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What led to ACA’s restructuring?

In recent years, ACA wrote insurance contracts on credit default swaps, some of which had underlying exposure to the U.S. residential mortgage market. These contracts contained ratings triggers that required affiliated companies to post collateral in the event of ACA’s financial strength rating downgrade below A-. If those affiliated companies could not post collateral, a loss under the related insurance policy could be triggered.

Because of the unprecedented melt-down of the sub-prime mortgage market and ACA’s subsequent rating downgrade, the Company became potentially obligated to honor insurance claims far in excess of its claim paying abilities. Since ACA was unable to honor these potential claims, the Company and its insured credit swap counterparties, with the close supervision and ultimate approval by the Maryland Insurance Administration (MIA), sought resolution of this problem. The result was the restructuring agreement approved on August 8, 2008. Please click here to read the MIA Order.

What were the general terms of the restructuring agreement?

Under the terms of the restructuring agreement, the Company made claim settlement payments to its insured credit swap counterparties and the related insurance contracts were terminated. The Company also issued non-interest bearing surplus notes with 95% issued for the benefit of the swap counterparties. The remaining 5% was issued to Manifold Capital (formerly ACA Capital Holdings, Inc.).

Manifold’s surplus notes are non-voting interests. The surplus notes issued to the swap counterparties were in the form of voting or non-voting interests at each counterparty’s discretion.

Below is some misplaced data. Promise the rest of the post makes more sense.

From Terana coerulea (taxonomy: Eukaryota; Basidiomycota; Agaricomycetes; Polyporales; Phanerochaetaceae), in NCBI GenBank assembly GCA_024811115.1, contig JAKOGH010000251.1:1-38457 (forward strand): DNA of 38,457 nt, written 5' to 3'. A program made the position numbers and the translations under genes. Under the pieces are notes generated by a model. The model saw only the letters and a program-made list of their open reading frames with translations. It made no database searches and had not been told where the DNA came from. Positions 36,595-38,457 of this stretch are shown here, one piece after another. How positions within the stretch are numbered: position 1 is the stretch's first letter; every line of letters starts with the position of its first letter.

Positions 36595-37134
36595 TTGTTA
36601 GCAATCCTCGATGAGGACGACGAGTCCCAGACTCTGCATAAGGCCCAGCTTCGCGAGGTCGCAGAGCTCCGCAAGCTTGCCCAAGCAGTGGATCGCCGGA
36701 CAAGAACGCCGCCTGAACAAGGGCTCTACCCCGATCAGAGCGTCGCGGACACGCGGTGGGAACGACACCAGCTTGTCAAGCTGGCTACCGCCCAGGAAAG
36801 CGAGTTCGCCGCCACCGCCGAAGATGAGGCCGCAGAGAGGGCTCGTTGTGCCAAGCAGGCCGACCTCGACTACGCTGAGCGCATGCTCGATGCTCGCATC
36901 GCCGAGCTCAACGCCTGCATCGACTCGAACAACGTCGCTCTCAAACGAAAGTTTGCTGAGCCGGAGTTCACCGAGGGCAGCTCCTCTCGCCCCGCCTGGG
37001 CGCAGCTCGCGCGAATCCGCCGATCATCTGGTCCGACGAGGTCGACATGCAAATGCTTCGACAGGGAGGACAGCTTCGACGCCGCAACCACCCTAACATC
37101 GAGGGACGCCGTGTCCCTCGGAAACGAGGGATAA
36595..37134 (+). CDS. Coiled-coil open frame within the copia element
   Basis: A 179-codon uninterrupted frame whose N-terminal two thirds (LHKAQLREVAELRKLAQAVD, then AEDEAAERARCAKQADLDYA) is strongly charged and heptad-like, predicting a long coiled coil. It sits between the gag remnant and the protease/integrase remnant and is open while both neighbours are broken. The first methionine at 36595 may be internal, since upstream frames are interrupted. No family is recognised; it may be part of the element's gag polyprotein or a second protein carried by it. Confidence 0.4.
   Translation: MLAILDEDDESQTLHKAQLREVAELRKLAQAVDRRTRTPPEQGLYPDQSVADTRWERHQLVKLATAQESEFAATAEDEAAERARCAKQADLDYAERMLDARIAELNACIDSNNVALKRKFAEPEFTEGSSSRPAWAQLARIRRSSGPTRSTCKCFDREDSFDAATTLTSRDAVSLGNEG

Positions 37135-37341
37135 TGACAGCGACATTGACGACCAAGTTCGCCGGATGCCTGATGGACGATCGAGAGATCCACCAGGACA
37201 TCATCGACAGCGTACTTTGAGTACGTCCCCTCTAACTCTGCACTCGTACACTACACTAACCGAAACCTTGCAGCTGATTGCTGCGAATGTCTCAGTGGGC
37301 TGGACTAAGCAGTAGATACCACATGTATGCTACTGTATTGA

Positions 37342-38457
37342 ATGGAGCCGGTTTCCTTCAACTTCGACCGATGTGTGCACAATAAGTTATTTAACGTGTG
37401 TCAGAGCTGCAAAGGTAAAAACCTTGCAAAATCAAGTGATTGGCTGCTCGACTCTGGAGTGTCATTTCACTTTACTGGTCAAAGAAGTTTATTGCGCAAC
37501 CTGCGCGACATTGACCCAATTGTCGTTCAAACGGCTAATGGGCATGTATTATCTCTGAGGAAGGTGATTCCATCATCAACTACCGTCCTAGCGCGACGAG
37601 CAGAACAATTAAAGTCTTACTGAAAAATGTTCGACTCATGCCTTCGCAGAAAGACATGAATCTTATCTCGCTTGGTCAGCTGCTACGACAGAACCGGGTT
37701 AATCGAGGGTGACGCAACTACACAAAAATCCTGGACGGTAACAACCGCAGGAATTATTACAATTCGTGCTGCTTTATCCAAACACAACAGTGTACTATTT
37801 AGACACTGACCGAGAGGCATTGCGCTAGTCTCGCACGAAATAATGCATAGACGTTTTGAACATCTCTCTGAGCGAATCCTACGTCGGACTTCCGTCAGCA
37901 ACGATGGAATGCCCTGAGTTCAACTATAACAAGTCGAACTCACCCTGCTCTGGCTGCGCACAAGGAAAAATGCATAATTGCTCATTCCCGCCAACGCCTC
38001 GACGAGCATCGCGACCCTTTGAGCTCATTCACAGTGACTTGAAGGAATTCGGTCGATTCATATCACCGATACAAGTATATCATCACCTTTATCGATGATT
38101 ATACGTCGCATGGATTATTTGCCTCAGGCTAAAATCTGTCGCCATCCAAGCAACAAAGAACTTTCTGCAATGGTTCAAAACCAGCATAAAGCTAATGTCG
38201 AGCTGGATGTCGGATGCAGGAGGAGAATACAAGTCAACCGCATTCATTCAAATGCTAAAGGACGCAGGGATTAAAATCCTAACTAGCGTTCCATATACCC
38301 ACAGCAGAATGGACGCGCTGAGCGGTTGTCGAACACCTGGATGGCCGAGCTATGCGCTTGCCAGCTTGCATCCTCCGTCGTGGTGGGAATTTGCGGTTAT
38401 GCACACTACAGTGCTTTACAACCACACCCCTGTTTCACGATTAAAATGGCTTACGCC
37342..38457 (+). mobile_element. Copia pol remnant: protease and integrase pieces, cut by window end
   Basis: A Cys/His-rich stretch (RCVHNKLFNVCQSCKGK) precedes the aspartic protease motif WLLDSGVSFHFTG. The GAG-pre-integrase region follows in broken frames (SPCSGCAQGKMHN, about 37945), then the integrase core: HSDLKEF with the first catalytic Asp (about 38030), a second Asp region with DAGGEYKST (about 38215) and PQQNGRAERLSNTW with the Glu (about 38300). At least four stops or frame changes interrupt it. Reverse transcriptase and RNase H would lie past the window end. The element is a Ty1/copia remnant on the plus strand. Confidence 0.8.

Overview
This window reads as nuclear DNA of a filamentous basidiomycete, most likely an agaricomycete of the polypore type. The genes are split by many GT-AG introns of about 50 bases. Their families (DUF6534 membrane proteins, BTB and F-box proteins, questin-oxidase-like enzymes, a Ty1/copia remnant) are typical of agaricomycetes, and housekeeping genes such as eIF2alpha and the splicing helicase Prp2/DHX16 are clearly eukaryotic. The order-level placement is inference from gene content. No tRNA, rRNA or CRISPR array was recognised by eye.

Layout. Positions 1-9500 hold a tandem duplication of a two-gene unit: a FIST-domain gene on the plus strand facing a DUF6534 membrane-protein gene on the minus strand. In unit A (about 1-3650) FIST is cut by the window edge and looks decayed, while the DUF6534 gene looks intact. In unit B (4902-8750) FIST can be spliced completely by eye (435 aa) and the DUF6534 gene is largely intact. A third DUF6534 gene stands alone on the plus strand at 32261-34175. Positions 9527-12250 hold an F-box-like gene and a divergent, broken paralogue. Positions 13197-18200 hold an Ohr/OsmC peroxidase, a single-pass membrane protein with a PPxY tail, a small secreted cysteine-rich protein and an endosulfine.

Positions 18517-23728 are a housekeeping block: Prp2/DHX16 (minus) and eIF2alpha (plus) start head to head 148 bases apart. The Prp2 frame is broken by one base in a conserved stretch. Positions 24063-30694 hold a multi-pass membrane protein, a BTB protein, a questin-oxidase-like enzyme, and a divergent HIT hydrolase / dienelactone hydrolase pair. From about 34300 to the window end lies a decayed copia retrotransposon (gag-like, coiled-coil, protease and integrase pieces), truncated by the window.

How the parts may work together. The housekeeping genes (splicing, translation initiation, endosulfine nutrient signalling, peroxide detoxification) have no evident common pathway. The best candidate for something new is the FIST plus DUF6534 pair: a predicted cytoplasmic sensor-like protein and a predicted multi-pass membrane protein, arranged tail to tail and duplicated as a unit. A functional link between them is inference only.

In addition, the Company negotiated settlements of certain other obligations. The most significant of those obligations was the settlement of a $100 million medium term note obligation insured by the Company. Under the medium term note restructuring, holders received approximately $47 million and title to certain collateralized debt obligation loan interests in full satisfaction of the claims of the noteholders against the Company. Click to read the press release from Manifold Capital.

Upon the closing of the restructuring transaction, a new Board of Directors was appointed. The Board consists of a minimum of 5 directors, barring temporary vacancies, 4 of which are independent. The remaining Board seat is held by the Company's Chief Executive Officer.

What does it mean for ACA to be a run-off company?

Following the restructuring, the Company is operating as a run-off company, overseeing its remaining portfolio of public finance exposures of approximately $7 billion. This means the Company will not issue any new insurance policies without prior written consent of the MIA. However, the Company continues to guarantee timely payment of principal and interest when due on its remaining portfolio of public finance exposures.

What insurance exposures remain with ACA after the restructuring?

Please click here  for ACA’s current portfolio.

For additional questions, please Contact Us.